Covered calls don’t provide any kind of floor for stock prices. Your stocks will go down as viciously as everyone else’s, as you can see from the chart above. Furthermore, as the following table shows, ZWB’s worst year was even worse than ZEB’s. Covered calls are not a hedge against losses.
Figure 5: ZWB and ZEB 10-year performance summary
Claim 3: “Covered call ETFs provide high yields for income investors”
Fact: True, but at what cost?
Most of the yield from covered call ETFs comes from the option premiums, thus the higher the yield, the more upside is limited. Furthermore, in some markets, those yields may vanish as call options are exercised. Remember: the promise of high returns is ALWAYS paired with high risk of loss.
Claim 4: “Covered call ETFs provide better risk-adjusted returns”
Fact: This statement is false because it is based on the wrong measure of risk.
This is a little tricky but stick with me because it’s an important concept.
The claim that covered call ETFs provide superior risk-adjusted returns is almost always based on calculations using the standard deviation of returns (usually the Sharpe Ratio). The greater the range of returns from the average for any given investment, the higher the standard deviation – i.e. the higher the variability of returns, the more “risky” it is deemed.
But have another look at Figure 3 – if you chop off a big chunk of upside potential, without affecting the downside risk much, your “risk” will be lowered because you’ve eliminated some upside variability . . . but so will your returns!
Using more appropriate measures of risk-adjusted returns has revealed covered call strategies to be inferior to simply buying and holding the underlying equities (https://www.worldscientific.com/doi/abs/10.1142/9789812565457_0011, https://papers.ssrn.com/sol3/papers.cfm?abstract_id=277352)
Who are covered call ETFs suitable for?
If you are looking for monthly income and are happy to trade upside potential to get it, covered call ETFs might be something to consider. ZWB’s income, for example, has been consistently higher than ZEB’s over the last 10 years:
Fig. 6 ZWB vs. ZEB annual income
It’s worth noting, however, that covered call ETFs can’t guarantee consistently high distributions. Certainly, when yields of 8 – 14% are advertised I’d be very skeptical indeed. There is no free lunch in investing.
Similarly, if you’re tempted by the promise of “limited downside risk”, think again. You should probably consider adjusting your asset allocation before venturing into the world of options trading. Simply lowering your equity exposure and increasing your fixed-income exposure will simultaneously generate stable income and more effectively limit downside risk – AND you can save yourself the higher MER of the covered call ETF.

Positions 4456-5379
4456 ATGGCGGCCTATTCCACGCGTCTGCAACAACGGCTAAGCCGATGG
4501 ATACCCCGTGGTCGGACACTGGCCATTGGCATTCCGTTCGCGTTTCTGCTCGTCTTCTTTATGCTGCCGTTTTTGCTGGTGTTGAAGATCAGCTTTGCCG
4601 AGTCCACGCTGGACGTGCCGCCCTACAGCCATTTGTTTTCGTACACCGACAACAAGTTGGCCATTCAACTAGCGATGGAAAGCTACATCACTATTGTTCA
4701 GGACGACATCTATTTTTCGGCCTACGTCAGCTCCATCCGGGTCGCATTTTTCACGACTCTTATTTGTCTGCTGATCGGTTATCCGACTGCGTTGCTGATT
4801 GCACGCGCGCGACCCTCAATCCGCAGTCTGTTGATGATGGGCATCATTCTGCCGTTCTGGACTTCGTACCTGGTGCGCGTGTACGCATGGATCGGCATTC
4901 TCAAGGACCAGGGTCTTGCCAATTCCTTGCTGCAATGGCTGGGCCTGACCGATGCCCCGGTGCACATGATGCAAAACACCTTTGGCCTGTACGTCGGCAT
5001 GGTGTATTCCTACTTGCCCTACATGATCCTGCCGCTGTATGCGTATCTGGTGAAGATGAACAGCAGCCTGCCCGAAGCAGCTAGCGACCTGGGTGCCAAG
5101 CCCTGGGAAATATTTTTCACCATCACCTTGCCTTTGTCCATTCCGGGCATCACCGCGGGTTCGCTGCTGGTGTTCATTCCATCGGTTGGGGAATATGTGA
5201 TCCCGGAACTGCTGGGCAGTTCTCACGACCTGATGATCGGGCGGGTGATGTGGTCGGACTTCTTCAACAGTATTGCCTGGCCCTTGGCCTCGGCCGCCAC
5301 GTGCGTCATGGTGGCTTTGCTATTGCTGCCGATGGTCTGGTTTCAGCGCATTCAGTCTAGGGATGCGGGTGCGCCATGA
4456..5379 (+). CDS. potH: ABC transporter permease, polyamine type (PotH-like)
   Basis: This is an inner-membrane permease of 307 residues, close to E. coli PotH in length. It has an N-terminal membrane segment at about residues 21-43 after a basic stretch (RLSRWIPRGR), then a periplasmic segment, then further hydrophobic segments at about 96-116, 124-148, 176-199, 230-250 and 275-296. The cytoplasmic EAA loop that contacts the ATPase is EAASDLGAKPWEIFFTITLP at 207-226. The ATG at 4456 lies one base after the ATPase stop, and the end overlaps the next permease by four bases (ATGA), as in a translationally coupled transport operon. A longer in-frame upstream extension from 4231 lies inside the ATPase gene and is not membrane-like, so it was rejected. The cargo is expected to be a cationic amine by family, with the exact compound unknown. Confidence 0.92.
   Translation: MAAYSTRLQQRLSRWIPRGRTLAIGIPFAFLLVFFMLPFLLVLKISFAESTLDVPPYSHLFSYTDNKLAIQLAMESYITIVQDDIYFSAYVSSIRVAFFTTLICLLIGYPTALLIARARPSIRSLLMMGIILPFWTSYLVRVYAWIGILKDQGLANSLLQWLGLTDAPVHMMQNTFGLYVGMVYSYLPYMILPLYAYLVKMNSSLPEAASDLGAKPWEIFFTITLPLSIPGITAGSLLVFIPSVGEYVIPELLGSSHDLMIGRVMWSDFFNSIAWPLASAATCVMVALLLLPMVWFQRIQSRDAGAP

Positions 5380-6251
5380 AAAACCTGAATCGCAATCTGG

If you’re looking for income, capital appreciation, and lower volatility, it’s tough to beat a portfolio built with BTSX stocks. The current yield is over 6% and the long-term total returns speak for themselves. I haven’t provided a direct comparison here because BTSX portfolios contain more than just financials, thus it wouldn’t be an apples-to-apples comparison. But I have tackled the topic of risk-adjusted returns in the past, and dividend-based investment approaches tend to shine because of their higher total returns and lower volatility.
What should Tom do?
Tom wants income security so that he can enjoy his retirement now. He also wants his investments to grow so that he never has to worry about running out of money. Even though covered call ETFs promise high monthly income, that income comes at the high cost of weak long-term appreciation.
These are complex investment products and one of the lessons I’ve learned over the years is that complexity is almost always associated with both higher costs and worse performance. The research supports this conclusion.
Fortunately, there are simple, effective alternatives that Tom can employ: appropriate asset allocation, adequate diversification, some stable blue-chip dividend-paying stocks, and a “retirement bucket” system that will ensure Tom’s spending needs are taken care of without the need for complicated, costly investment products.
As always, I hope this post helps you feel more competent and confident moving forward with your financial plan. If you’re struggling to apply what you’re learning to your own situation and would benefit from unbiased one-on-one help, you can read about my mentorship program HERE.